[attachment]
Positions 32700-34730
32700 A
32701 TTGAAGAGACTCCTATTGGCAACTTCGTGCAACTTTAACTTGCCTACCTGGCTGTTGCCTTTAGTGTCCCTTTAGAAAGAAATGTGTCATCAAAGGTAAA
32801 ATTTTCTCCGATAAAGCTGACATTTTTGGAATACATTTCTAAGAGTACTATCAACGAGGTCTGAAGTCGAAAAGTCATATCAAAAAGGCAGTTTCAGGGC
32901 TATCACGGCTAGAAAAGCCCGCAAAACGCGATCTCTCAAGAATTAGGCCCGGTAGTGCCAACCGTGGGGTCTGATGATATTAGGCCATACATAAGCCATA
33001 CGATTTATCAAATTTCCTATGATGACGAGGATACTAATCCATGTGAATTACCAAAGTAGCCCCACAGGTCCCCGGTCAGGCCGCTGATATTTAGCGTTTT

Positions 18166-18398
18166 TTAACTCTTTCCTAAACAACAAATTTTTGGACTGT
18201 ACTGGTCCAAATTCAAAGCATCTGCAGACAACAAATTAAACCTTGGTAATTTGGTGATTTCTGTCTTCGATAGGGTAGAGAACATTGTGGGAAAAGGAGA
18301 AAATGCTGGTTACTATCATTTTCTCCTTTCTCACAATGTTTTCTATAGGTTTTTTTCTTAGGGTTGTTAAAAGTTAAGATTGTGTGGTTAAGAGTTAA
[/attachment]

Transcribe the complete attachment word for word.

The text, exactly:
Positions 32700-34730
32700 A
32701 TTGAAGAGACTCCTATTGGCAACTTCGTGCAACTTTAACTTGCCTACCTGGCTGTTGCCTTTAGTGTCCCTTTAGAAAGAAATGTGTCATCAAAGGTAAA
32801 ATTTTCTCCGATAAAGCTGACATTTTTGGAATACATTTCTAAGAGTACTATCAACGAGGTCTGAAGTCGAAAAGTCATATCAAAAAGGCAGTTTCAGGGC
32901 TATCACGGCTAGAAAAGCCCGCAAAACGCGATCTCTCAAGAATTAGGCCCGGTAGTGCCAACCGTGGGGTCTGATGATATTAGGCCATACATAAGCCATA
33001 CGATTTATCAAATTTCCTATGATGACGAGGATACTAATCCATGTGAATTACCAAAGTAGCCCCACAGGTCCCCGGTCAGGCCGCTGATATTTAGCGTTTT

Positions 18166-18398
18166 TTAACTCTTTCCTAAACAACAAATTTTTGGACTGT
18201 ACTGGTCCAAATTCAAAGCATCTGCAGACAACAAATTAAACCTTGGTAATTTGGTGATTTCTGTCTTCGATAGGGTAGAGAACATTGTGGGAAAAGGAGA
18301 AAATGCTGGTTACTATCATTTTCTCCTTTCTCACAATGTTTTCTATAGGTTTTTTTCTTAGGGTTGTTAAAAGTTAAGATTGTGTGGTTAAGAGTTAA